School work has intensified. Endless amount of readings and case analysis. But for the first time in the 5 years of post secondary education I've done, I'm actually enjoying it.

The Jag should be back from the body shop tomorrow (fingers crossed), after having the driver's side rocker panel replaced.

Dying to go for a drive.

Monday, September 14, 2009

Enjoying the sunshine

Got the timing set and the cat is purring. However some bad news. I decided to do a compression test and we have as low as 100psi on some of the cylinders. Wet test was much more than the dry. Conventional wisdom then states the piston rings are worn out.

When I first saw this car, it had been sitting for 10 years. The fuel looked like muddy water. There were no thermostats, no vacuum hoses, no electrics. But simply with new fuel, 12 new spark plugs and a new battery, the thing started. And I even drove it home, some 20km away. It stalled right in the middle of the first traffic light I got to, but it started again and kept going.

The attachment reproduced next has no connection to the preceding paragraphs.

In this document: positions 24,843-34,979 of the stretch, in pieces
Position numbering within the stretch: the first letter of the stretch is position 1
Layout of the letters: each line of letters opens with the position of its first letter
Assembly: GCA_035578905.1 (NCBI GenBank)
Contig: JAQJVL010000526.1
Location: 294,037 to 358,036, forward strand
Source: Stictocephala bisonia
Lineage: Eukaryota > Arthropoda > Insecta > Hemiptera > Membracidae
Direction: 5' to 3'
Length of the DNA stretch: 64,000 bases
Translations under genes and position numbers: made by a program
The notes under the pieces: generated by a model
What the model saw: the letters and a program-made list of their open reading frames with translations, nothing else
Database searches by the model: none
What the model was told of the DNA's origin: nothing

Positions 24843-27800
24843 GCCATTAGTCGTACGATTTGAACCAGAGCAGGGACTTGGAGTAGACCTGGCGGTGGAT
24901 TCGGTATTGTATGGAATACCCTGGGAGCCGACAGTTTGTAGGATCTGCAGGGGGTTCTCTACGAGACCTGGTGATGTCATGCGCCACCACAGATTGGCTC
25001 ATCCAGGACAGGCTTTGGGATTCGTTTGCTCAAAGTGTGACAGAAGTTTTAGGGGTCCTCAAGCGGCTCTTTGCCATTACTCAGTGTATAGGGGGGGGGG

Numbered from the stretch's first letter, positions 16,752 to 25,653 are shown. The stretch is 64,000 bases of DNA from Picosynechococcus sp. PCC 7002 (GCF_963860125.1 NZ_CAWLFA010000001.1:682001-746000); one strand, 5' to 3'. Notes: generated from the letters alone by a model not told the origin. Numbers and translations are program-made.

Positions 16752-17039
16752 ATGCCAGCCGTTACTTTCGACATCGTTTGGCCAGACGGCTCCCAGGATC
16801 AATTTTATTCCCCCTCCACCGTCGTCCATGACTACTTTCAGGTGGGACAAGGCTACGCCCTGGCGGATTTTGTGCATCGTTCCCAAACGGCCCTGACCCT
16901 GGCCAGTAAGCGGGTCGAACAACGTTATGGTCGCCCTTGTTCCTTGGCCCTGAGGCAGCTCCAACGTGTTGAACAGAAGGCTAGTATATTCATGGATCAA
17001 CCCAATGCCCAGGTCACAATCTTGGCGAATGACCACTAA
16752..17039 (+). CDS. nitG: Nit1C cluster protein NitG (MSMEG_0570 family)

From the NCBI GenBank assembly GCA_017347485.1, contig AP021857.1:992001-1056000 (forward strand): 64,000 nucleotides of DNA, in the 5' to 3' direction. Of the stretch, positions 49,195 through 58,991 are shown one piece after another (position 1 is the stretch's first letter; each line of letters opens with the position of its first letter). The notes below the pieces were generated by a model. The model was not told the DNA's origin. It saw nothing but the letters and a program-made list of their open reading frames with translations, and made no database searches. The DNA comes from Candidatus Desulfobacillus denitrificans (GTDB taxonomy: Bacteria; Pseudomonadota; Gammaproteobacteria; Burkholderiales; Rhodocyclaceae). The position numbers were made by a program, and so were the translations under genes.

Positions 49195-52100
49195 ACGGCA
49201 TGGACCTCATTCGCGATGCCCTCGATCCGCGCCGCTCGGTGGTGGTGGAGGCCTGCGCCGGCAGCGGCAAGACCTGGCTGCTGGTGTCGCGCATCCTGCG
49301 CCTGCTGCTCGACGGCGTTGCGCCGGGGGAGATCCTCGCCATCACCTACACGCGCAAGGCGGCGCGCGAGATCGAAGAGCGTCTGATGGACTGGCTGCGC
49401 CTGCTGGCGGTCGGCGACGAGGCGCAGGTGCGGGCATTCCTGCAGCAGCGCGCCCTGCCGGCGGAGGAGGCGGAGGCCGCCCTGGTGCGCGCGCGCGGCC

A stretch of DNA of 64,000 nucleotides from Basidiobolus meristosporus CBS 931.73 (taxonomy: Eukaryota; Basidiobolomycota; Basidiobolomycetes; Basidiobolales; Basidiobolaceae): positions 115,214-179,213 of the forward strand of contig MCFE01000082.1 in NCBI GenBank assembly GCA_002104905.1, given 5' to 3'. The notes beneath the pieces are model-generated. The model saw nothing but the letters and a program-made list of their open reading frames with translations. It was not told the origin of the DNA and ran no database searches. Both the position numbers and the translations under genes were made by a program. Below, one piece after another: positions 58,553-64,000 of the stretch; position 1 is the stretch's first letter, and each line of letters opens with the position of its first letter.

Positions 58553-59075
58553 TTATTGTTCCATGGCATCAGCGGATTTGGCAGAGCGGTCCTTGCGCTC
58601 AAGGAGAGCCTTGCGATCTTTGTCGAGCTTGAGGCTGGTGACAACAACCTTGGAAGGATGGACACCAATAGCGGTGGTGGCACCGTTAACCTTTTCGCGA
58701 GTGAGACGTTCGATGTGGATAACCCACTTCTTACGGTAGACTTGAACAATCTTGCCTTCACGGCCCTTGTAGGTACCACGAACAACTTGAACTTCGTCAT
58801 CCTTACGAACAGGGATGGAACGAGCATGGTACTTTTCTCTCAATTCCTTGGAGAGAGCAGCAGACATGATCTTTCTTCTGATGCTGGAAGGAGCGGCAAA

Considering the results of the compression test and my generally low oil pressure, there should be something seriously wrong with this car. But it keeps going. It doesn't overheat, doesn't backfire, doesn't misfire (anymore) and its not hesitant. There should be clouds of smoke coming out of the exhaust but there isn't. It just seems fine. There is no oil mixing in the coolant and there is no oil consumption. It just seems perfectly fine.

Today I took the Jag out and gave it a good belting and almost like magic, I have oil pressure again. I'm getting a strong 40psi at about 40mph.